On Tuesday, May 21, 2008, Honeywell dedicated a new museum to the company's history in security and intrusion products. The museum, which houses products dating as far back as 1929, features old ADEMCO catalogs, early alarm contacts, some of the original home automation equipment, and of courses, lots of historic burglar alarm control systems.
The museum, which was dedicated by Honeywell Security and Custom Electronics President Ron Rothman, is located in the company's new Melville, N.Y., office. On hand for the dedication were Leo Guthart (former chairman/president of ADEMCO, and responsible for building ADEMCO/Honeywell into the company it is today in the intrusion alarm market), Honeywell Security CEO Ben Cornett, a number of members of the First Alert President's Council representing some of the largest alarm firms in the U.S., as well as various security industry trade media.
The museum, which encompasses just a couple hundred of square feet inside Honeywell Security's New York metro headquarters, brought back memories for the First Alert dealers, Guthart and Rothman, as they pointed to different technologies they could still vividly recalled. Asked if any stood out, Guthart noted that the 527 smoke detector from 1966 was the device that served as a precursor to their entry into the more modern ionization-based detectors which they sold under the First Alert brand. The museum takes the history of ADEMCO back to 1929, when Maurice Coleman, who was running a hardware store, had just started building custom alarms for business.
"The museum memorializes the history of this company, which essentially memorializes the entire industry," said Guthart. As they watched the business grow, they had to overcome technology scalability issues. ADEMCO also was in the electronics industry as the switch occurred from mechanical relays to compact circuit boards. It presented new opportunities and new challenges for the company, said Guthart.
"It really was the early days of the electronics business," he said. "You might find you could build one unit and it would work great, but then you put a million together in an overseas factory, and it was an entirely different business."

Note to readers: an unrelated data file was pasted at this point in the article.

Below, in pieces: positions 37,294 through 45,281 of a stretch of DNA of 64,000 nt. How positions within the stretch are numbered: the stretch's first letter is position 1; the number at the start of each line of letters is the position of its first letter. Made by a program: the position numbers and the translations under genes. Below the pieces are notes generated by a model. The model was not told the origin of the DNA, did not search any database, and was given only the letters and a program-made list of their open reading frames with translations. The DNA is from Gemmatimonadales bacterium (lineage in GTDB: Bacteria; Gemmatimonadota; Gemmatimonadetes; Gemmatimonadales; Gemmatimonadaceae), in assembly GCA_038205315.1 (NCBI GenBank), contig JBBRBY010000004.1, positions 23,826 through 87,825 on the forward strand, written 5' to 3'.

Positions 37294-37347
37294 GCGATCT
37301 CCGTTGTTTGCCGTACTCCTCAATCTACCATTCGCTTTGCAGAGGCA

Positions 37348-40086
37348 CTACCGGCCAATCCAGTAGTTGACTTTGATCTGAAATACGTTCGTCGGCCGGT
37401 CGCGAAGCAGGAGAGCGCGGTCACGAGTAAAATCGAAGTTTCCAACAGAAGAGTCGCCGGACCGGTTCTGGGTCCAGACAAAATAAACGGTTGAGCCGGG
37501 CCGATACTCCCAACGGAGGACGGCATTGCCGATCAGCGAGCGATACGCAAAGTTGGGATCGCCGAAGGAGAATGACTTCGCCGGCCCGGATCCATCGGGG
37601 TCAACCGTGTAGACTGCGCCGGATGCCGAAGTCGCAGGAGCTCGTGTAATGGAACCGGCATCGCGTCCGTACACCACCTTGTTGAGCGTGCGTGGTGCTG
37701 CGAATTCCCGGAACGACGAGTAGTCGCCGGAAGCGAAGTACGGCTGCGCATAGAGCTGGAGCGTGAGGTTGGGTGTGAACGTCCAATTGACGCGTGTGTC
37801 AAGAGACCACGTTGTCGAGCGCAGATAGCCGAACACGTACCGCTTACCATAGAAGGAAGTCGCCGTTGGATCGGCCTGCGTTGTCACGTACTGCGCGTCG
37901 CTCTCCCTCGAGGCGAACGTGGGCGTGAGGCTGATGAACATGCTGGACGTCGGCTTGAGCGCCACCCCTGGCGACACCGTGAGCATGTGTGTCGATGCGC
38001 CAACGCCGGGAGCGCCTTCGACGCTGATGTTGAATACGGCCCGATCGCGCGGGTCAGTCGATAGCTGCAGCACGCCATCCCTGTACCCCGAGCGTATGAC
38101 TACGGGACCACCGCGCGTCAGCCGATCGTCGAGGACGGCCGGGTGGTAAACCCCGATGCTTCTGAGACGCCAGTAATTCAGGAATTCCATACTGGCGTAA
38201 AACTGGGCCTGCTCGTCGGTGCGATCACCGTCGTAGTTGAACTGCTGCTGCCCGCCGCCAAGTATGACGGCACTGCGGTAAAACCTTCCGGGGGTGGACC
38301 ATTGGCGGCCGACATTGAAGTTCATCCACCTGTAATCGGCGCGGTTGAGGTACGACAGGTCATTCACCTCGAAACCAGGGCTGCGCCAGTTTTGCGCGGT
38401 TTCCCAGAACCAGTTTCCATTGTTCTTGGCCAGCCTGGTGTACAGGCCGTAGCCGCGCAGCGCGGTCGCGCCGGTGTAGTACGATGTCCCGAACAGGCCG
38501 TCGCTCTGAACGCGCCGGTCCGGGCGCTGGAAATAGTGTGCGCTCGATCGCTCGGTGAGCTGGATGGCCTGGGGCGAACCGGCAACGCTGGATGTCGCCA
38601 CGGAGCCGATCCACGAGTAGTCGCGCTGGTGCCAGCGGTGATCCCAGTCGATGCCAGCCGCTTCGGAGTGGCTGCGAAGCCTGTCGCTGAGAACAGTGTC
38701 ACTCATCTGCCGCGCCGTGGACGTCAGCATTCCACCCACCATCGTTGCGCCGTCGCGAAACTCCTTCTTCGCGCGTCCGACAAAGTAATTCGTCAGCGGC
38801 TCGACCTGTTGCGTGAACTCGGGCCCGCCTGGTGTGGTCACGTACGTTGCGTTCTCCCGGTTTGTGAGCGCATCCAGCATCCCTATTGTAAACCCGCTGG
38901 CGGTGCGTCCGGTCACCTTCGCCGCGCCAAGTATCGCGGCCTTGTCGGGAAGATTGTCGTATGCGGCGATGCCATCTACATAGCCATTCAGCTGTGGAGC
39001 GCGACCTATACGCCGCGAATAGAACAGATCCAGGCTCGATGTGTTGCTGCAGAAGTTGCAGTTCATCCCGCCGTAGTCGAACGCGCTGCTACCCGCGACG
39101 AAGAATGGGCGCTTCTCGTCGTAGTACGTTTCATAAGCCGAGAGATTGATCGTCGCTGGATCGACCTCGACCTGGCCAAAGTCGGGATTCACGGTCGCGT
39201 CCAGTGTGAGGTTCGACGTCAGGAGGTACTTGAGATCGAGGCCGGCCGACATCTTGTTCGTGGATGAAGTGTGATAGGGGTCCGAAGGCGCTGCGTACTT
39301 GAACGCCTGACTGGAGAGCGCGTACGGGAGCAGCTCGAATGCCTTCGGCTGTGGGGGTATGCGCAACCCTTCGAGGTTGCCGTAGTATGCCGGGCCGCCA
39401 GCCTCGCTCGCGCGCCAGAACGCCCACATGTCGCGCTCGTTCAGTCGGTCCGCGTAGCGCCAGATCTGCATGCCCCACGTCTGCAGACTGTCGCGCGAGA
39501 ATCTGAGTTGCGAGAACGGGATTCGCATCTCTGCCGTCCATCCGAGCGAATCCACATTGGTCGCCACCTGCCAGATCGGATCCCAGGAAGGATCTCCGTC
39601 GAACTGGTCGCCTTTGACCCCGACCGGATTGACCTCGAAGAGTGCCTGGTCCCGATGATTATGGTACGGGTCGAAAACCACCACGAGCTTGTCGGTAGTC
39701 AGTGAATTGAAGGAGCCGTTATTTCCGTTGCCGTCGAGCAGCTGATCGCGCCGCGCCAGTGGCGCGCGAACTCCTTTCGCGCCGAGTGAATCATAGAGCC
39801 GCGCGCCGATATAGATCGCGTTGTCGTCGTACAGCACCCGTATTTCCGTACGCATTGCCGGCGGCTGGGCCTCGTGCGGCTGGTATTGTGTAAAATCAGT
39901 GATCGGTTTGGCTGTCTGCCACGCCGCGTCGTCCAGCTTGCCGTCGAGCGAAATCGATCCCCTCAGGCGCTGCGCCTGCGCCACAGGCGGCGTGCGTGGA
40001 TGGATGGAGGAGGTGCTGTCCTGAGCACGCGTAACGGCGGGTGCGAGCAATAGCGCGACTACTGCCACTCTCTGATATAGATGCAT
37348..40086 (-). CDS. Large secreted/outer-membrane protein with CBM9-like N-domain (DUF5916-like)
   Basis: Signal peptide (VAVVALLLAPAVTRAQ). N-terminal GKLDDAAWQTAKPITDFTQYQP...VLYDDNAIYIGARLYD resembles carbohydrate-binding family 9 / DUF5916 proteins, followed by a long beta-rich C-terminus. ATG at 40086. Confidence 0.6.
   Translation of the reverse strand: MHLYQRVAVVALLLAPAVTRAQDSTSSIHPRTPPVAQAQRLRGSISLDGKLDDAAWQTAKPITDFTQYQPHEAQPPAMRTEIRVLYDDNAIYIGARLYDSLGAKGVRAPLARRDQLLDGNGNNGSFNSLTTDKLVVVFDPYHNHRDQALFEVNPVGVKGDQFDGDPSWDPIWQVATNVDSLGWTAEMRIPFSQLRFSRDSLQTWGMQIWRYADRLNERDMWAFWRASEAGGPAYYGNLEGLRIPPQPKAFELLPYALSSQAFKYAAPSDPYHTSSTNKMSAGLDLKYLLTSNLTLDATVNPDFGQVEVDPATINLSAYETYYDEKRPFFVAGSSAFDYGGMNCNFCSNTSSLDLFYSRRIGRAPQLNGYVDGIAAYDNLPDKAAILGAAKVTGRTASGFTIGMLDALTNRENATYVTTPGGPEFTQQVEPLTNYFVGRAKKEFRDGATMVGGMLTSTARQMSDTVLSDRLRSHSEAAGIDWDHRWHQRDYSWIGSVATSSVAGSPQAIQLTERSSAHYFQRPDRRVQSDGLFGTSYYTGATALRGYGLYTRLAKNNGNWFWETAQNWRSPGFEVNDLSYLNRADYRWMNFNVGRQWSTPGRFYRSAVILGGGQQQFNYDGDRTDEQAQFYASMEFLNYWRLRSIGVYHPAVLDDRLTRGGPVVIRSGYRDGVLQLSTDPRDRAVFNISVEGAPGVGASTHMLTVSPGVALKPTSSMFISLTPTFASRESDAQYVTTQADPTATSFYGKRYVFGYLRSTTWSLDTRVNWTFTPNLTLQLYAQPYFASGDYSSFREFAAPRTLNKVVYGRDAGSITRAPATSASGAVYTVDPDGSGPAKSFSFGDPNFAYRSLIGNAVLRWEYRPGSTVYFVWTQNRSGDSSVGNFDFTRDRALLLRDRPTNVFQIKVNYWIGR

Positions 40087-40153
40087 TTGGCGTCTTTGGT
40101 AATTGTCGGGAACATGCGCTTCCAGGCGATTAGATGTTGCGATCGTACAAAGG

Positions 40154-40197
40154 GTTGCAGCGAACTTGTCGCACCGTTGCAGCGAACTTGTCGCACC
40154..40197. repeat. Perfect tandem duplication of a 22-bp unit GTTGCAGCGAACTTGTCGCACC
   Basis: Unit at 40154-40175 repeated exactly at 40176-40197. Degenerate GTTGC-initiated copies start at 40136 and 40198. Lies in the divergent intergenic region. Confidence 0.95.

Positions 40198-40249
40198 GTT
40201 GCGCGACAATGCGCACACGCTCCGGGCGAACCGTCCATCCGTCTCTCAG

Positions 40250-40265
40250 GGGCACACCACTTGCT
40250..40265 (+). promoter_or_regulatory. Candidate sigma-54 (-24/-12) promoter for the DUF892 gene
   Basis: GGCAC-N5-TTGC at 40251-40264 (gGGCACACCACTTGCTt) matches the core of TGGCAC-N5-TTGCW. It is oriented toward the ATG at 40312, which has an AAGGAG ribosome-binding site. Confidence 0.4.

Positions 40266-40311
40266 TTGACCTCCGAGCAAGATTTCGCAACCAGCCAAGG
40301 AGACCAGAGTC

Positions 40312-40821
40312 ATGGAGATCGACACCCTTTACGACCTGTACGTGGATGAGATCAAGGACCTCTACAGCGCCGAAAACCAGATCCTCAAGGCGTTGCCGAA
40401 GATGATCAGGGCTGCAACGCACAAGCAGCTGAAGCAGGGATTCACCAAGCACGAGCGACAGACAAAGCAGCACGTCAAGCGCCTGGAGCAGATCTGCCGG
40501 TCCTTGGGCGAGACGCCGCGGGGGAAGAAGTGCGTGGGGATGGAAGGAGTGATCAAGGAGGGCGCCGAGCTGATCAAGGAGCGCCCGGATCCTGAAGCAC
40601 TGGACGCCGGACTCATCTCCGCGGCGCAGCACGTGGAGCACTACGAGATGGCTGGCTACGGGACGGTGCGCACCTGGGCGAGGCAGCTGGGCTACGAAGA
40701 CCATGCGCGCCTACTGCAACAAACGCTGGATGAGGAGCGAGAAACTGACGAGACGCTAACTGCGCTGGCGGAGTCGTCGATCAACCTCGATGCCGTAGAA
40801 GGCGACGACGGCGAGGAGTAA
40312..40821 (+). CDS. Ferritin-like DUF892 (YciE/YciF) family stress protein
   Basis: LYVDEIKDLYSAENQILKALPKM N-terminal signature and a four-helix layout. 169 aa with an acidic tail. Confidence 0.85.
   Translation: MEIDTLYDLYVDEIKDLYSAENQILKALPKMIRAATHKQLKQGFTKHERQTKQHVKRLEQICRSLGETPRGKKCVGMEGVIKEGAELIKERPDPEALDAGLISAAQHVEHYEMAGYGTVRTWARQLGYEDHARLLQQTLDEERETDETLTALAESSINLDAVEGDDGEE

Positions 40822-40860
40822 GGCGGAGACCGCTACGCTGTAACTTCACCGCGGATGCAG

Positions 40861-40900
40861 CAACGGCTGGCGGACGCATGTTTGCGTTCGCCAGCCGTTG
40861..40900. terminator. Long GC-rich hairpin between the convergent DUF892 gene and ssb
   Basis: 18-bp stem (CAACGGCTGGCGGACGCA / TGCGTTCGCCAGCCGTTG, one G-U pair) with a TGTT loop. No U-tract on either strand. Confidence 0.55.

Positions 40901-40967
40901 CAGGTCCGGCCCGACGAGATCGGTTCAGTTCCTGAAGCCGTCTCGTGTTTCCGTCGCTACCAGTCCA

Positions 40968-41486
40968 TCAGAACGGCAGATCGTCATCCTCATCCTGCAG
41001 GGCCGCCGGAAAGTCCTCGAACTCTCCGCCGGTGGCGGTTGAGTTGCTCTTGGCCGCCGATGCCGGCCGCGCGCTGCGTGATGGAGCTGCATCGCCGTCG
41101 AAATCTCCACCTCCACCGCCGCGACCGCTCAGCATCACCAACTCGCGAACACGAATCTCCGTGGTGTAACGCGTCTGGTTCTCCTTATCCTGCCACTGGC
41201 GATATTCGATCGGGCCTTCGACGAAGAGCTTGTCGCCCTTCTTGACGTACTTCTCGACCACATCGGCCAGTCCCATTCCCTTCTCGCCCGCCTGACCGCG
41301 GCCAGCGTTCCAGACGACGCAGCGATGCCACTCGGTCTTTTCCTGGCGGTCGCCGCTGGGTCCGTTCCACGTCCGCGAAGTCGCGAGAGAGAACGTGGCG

It was at the same time that Honeywell/ADEMCO developed their in-house quality assurance (QA) division, which is located three doors away from the museum in the same Honeywell Melville, NY, building.
At Honeywell QA, you can find the company bombarding equipment with the equivalent of lightning strikes and in the same room you find techs in white lab coats holding devices shaped like the ray-guns of 1960s sci-fi films. The lab techs are giving repeated static electricity shocks to alarm keypads and control panels, something that equipment is regularly affected with in its daily usage. Around the corner is a room filled with video surveillance equipment, running 24/7 to find the kinks in cameras and DVRs. In another room, you find Long Island's biggest microwave oven; it's big enough for a dozen people to stand inside at one time. Inside the room, the QA testers are trying to find out how much random RF energy these electronic security devices can withstand. Fifteen steps away, there's the sound of rain, but it's actually a Honeywell dome camera being subjected to a weather-proofing test. In the midst of this is a "drop test" area to see how product packaging can withstand a ride in a UPS truck, in the back of an installer's van and the assorted accidents, bumps and drops that a package might go through along the way. You also find a shake test where the product is being rattled by a massive vibrating machine, and the Thermotron, where equipment is tested to see how well it withstands heat and humidity.